Sometimes we need to go back to basics when things aren't working as well as we think they should. For many companies, achieving consistent and predictable returns from spending on R&D and innovation is a nagging problem. This is not the case at Whirlpool, the global leader in large household appliances. Whirlpool defines innovation well. They also teach it well.
We interviewed Randy Voss who gave us some insights into his company's "Innovation 101" program. He is a headmaster well suited to the task, being Whirlpool Corp.'s Senior Manager, Global Strategy and Business Development. Randy came to Whirlpool after 22 years at Panasonic where he earned the distinction of being their Salesman of the Year in 1989. At Whirlpool, Randy is a Certified Innovation Mentor which he described as an "Op X black belt."
Roughly $4 billion of Whirlpool's 2008 $19 billion in revenue results came from their innovation areas. This compares to $2.7 billion the previous year and $1 billion the year prior for this Benton Harbor, Mich.-based company.
According to Randy, the big changes started happening in the late 1990s when then CEO David R. Whitman and consultant Gary Hamel started giving shape to programs. Randy credited VP Nancy Tenant Snyder, who has published books on innovation, with driving some of these changes.
Q: What is Whirlpool's definition of innovation?
A: We struggled with this like a lot of companies and now have a good set of qualifiers. If you came to the company two to three years ago and asked "What's innovation?" you would have been given different answers all over the place. We now have a definition that is clear, crisp and to the point. Our three definitive criteria for innovation are:
- It allows us to have a unique and compelling solution that a customer validates,
- It offers us a real and sustaining competitive advantage in the marketplace,
- We get extraordinary value from it -- better payback -- something above what we earn today.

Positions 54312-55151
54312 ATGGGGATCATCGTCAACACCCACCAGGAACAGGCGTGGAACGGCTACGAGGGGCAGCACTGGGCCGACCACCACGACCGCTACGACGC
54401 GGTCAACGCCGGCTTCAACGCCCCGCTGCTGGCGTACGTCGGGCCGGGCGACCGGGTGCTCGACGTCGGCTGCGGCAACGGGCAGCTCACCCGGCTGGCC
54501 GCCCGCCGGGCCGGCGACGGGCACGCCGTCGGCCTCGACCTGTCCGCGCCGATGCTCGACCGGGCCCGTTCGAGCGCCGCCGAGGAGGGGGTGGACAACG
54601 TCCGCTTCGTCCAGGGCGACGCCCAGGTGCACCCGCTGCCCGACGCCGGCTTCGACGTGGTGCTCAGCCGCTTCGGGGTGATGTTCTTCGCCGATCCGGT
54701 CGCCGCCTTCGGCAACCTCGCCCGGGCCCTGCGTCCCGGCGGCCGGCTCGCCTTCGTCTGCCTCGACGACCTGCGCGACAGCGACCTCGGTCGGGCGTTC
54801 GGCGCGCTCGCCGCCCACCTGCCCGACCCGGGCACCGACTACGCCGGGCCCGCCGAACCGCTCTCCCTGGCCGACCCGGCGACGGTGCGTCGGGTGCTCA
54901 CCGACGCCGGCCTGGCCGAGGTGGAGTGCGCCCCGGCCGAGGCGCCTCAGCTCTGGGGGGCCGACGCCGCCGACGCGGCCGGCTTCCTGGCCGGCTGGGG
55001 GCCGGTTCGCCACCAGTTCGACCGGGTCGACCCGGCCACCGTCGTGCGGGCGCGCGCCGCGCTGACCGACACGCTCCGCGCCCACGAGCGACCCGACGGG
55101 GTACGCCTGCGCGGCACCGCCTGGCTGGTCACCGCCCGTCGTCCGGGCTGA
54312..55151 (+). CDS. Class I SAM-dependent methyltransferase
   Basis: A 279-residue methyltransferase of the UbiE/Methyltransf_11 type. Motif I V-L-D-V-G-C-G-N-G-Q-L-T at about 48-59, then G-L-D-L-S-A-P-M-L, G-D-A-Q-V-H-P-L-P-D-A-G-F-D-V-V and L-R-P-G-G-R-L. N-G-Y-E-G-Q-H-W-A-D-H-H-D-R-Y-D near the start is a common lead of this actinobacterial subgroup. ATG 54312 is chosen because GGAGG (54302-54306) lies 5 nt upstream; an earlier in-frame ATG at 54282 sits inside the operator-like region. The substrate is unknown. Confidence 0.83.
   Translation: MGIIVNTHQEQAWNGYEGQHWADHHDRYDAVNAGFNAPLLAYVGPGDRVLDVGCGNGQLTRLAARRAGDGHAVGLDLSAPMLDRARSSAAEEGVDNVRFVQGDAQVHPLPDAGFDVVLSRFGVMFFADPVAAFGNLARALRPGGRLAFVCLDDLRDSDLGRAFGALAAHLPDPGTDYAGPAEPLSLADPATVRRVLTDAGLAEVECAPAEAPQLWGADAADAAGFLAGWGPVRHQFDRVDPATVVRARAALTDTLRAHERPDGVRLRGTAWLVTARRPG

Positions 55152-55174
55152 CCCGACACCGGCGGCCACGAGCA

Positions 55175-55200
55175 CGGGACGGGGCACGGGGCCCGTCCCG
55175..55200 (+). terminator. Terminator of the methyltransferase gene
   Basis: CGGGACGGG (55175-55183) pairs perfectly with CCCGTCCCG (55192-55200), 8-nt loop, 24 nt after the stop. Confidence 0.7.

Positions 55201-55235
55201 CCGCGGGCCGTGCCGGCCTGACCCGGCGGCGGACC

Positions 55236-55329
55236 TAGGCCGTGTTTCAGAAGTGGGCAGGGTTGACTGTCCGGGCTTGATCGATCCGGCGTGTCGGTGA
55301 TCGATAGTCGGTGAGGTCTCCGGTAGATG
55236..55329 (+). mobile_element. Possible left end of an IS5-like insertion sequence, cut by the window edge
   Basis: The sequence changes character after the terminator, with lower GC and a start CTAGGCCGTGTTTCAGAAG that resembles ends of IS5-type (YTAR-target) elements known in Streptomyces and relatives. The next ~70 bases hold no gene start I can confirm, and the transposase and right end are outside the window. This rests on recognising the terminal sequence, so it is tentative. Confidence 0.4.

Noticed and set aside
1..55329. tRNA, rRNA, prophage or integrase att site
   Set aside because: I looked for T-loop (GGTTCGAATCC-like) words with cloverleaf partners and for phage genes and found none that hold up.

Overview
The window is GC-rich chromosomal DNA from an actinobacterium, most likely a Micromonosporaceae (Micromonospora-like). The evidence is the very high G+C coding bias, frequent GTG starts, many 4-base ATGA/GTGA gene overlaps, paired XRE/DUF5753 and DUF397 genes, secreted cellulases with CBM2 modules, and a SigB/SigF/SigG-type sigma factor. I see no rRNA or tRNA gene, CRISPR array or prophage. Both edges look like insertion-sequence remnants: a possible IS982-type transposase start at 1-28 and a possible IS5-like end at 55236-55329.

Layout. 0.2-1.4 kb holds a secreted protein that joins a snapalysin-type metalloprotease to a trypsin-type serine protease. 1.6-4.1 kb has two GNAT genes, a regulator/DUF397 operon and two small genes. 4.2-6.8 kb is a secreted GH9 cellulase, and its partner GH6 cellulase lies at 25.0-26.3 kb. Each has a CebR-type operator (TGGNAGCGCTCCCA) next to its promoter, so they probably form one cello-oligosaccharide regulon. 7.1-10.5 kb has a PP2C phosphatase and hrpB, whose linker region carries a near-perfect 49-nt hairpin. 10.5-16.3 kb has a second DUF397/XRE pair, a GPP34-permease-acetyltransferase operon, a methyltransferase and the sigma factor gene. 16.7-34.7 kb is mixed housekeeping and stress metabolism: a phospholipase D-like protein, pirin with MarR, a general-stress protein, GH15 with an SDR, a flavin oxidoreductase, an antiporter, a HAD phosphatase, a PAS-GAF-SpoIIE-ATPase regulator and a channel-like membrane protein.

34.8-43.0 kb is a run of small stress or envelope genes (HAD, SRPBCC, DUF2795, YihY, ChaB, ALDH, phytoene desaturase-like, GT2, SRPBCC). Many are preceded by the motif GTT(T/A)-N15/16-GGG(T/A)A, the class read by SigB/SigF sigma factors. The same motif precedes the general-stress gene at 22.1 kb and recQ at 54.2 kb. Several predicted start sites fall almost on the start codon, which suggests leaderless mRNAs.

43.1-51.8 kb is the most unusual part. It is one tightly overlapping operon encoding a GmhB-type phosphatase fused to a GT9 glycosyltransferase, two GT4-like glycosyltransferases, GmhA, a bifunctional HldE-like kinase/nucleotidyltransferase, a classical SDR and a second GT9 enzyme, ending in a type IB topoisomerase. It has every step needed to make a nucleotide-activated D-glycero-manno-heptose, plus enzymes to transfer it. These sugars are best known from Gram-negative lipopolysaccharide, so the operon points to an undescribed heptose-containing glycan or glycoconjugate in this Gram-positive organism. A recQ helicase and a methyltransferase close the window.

Innovation is an interesting buzzword. It is on every corporate jargon list out there right now. It is on every mission statement. It has become a catchphrase for everything. It cannot be that. What comes to mind is the IBM commercial with people lying on the floor staring at the ceiling "innovating." It needs to be something more real than that and there needs to be measurable returns.
Q: What about your definition of marketing? How does that definition change as you go to different parts of your organization?
A: The definition of marketing might vary when you go from our offices over to the engineering area but it is pretty consistent within areas. We are aligned in fairly traditional ways with marketing and technology areas reporting upwards independently until they meet at the top. We are aligned by product area into refrigeration, cleaning (dishwashing and laundry) and cooking. Our engineering and marketing are very collaborative and cross-functional. I work across some of these silos to drive various innovations. We are a very matrixed organization. Funding gets distributed a lot of different ways.
Q: Where does the organization get its ideas from? Is there a mechanism?
A: We don't really operate an incentive system. A lot of it is top down. In 1999 to 2000, our then chairman did a lot of work with Gary Hamel on how to change our corporate mindset.